Tag: video game music (page 1 of 2)

#EmoJam2: The Speakers, The Special Guests, and The Winners

A couple of weeks ago, on a beautiful Berlin summer’s day, the Melo-team set up shop for what was to turn out to be perhaps the bestest hack weekend ever: #EmoJam2. With a dollop of luck that we didn’t include in our plans, we successfully brought together VR gurus, music tech experts, designers, musicians, and emotional beings in one space to join forces for a chillingly good dash of problem-solving and artistic collaboration. The inter-field love was blossoming; all attendees left their egos, but not their pride, at the door. One of our attendees, journalist Topper Sherwood, gauged the atmosphere perfectly, if you’ll permit me to paraphrase: the hack permitted a bridge between disciplines, giving opportunity for people to engage in each other’s specialities; allowing artist and scientist to join together in sweet harmony.

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A Brief History of Machine-Assisted Music in Video Games

At Melodrive we are constantly trying to push the limits of the sonic and musical experience in modern games and particularly in the next generation of VR immersion. But game audio has come a long way since the early frontier days of tapes and cartridges, and in this post we take some time to look back at the history of machine-assisted, machine-generated or procedural music, highlighting its many challenges and innovations with respect to some key examples.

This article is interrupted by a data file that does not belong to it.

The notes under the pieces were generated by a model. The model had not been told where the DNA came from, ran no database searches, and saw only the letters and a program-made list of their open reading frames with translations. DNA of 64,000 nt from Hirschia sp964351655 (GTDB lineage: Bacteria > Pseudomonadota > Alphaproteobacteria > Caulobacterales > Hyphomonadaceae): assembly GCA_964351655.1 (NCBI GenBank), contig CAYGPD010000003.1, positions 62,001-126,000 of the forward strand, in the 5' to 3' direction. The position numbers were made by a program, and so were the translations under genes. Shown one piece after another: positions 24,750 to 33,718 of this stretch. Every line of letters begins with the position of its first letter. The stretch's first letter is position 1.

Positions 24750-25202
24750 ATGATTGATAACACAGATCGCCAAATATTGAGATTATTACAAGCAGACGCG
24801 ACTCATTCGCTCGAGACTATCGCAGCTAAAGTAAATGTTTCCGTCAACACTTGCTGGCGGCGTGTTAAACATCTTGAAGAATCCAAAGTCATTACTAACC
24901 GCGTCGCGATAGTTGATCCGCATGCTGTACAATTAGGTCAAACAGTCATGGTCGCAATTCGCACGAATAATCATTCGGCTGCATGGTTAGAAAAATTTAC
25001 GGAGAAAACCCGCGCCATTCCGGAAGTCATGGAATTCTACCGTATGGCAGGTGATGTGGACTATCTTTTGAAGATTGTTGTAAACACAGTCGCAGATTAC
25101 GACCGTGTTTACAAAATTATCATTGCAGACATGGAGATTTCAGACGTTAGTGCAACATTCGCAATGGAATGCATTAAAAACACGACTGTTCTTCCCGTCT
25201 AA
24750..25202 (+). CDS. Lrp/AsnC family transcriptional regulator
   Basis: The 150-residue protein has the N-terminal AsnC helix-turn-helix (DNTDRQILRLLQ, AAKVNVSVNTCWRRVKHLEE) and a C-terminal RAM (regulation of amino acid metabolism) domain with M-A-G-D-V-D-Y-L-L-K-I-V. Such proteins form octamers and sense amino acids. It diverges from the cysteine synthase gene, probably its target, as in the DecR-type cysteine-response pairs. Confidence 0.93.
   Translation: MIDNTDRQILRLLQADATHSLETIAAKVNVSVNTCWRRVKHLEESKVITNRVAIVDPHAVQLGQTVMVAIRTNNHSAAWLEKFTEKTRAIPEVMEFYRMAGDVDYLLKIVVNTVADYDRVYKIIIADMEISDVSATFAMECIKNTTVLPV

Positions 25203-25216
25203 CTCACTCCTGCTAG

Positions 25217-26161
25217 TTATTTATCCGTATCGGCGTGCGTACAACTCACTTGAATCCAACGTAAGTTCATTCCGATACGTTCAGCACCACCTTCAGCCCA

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Ludo2018: A Journey into Video Game Music

Not more than a Herculean stone throw away from the wonderful and iconic St Thomas Church, where Bach composed tons of sleek cantatas, lies the stately Hochschule fuer Musik und Theater, the regal setting of the video game musicology conference, Ludo2018. This is one of the field’s foremost annual meets, and took place last weekend (13-15 April) in Leipzig. The Ludo conference was errichtet by the first (and in my opinion, the best) research group in ludomusicology, the Ludomusicology Research Group, the Venerable Elders of which, Michiel Kamp, Tim Summers, Melanie Fritsch, and Mark Sweeney, drop scholars in wonderful locations in the UK and Europe to study what anyone in their right mind would love – music in video games, its history and its impact. Leipzig is a place of great historical, scientific, and artistic significance. Let’s see: Bach, Mendelssohn, Wagner, Goethe, Leibniz, etc., all have strong associations with this place (and ‘etc.’ means a lot in this context).

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A Glimpse into Video Game and VR Music from a Music Theorist’s Perspective